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  • In pursuance of the king's wishes Clement summoned the council of Vienne (see Vienne, Council Of), which was !unable to conclude that the Templars were guilty of heresy.
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  • The Temple Church (see Inns Of Court), serving for the Inner and Middle Temples, belonged to the Knights Templars.
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  • The pope's subservience was above all conspicuous in his attitude towards the proceedings brought against the order of the Temple, which was dissolved by the council of Vienne (see Templars).
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  • Legal trials and acts of violence against the Templars had begun as early as the year 1307 (see Templars); and the principal object of the council was to secure a definite decision on the question of their continuance or abolition.
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  • Many people believe that when all of the virtuous and godly Knights Templars were murdered, a curse fell upon the human race for the rest of eternity.
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  • Each Order of Knights Templar had a Draper in charge of the Templars' linens and garments.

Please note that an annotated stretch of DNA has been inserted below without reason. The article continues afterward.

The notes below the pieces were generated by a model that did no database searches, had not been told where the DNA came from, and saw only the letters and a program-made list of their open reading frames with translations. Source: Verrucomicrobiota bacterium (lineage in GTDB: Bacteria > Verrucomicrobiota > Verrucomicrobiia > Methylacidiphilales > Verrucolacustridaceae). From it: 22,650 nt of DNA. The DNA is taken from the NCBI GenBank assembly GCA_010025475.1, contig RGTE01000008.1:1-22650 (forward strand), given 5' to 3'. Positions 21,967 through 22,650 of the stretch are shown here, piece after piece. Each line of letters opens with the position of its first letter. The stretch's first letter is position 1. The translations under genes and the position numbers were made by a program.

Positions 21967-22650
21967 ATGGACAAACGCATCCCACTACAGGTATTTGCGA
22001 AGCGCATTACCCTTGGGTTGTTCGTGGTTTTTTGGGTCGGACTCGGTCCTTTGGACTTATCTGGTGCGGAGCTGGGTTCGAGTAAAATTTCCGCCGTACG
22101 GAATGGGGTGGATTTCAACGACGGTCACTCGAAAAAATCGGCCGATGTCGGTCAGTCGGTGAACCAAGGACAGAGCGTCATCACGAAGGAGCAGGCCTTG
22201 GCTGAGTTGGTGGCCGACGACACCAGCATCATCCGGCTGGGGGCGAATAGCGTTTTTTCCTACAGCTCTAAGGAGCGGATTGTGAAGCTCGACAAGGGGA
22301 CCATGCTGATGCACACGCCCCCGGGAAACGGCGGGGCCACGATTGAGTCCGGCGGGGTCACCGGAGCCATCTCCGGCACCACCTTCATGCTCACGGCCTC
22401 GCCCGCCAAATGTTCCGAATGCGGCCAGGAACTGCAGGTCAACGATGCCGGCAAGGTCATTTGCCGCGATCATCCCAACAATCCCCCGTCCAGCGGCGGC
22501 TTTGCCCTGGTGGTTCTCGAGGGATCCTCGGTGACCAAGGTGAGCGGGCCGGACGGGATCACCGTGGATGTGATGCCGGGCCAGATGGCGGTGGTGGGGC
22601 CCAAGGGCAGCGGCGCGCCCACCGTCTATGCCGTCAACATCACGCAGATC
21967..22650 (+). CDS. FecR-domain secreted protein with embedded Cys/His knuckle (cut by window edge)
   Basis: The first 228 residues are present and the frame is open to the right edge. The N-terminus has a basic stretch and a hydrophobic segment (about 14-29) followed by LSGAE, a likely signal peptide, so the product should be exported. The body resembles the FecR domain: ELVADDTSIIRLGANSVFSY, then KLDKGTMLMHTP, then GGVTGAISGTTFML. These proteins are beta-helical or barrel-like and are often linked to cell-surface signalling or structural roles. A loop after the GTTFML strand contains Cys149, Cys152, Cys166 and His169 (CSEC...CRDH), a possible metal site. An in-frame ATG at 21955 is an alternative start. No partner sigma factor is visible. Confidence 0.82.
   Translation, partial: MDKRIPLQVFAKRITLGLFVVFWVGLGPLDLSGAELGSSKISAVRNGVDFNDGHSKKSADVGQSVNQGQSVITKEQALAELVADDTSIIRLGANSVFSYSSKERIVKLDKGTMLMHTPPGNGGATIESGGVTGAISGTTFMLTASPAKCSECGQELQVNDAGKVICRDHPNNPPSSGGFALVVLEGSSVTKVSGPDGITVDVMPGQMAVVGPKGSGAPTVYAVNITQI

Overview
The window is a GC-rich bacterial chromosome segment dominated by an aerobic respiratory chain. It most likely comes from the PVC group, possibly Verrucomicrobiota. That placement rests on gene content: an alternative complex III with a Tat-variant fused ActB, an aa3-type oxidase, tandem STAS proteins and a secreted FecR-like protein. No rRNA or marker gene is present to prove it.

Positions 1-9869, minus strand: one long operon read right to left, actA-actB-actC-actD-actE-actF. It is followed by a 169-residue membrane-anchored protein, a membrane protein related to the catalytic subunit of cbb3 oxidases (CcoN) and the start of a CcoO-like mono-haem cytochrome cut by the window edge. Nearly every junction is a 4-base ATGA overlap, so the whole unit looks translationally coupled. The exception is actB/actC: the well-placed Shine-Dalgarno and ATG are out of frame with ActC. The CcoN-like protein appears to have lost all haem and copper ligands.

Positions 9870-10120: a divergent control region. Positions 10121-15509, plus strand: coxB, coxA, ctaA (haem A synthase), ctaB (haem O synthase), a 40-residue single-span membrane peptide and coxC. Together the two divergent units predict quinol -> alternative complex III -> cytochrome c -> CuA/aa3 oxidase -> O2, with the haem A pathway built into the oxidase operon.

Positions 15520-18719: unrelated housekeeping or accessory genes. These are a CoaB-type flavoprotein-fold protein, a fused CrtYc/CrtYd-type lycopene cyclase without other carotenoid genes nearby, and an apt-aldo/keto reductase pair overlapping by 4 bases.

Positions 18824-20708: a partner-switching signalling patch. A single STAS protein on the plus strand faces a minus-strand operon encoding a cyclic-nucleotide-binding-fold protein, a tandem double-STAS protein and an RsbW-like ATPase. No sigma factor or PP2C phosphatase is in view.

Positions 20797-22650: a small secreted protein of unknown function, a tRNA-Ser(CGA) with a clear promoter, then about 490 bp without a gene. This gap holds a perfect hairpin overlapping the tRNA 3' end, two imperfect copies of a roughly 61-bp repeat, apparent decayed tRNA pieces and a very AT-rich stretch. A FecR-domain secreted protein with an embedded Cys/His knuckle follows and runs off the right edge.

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  • In 1143, the Templars were allowed the addition of a red cross to their robes, as a symbol of martyrdom.
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  • Additional evidence of this, according to Hammer-Purgstall, is to be found in the architectural decorations of the Templars' churches.
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  • Already in 1120 Fulk had visited the Holy Land, and become a close friend of the Templars.
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  • On his return he assigned to the order of the Templars an annual subsidy, while he also maintained two knights in the Holy Land for a year.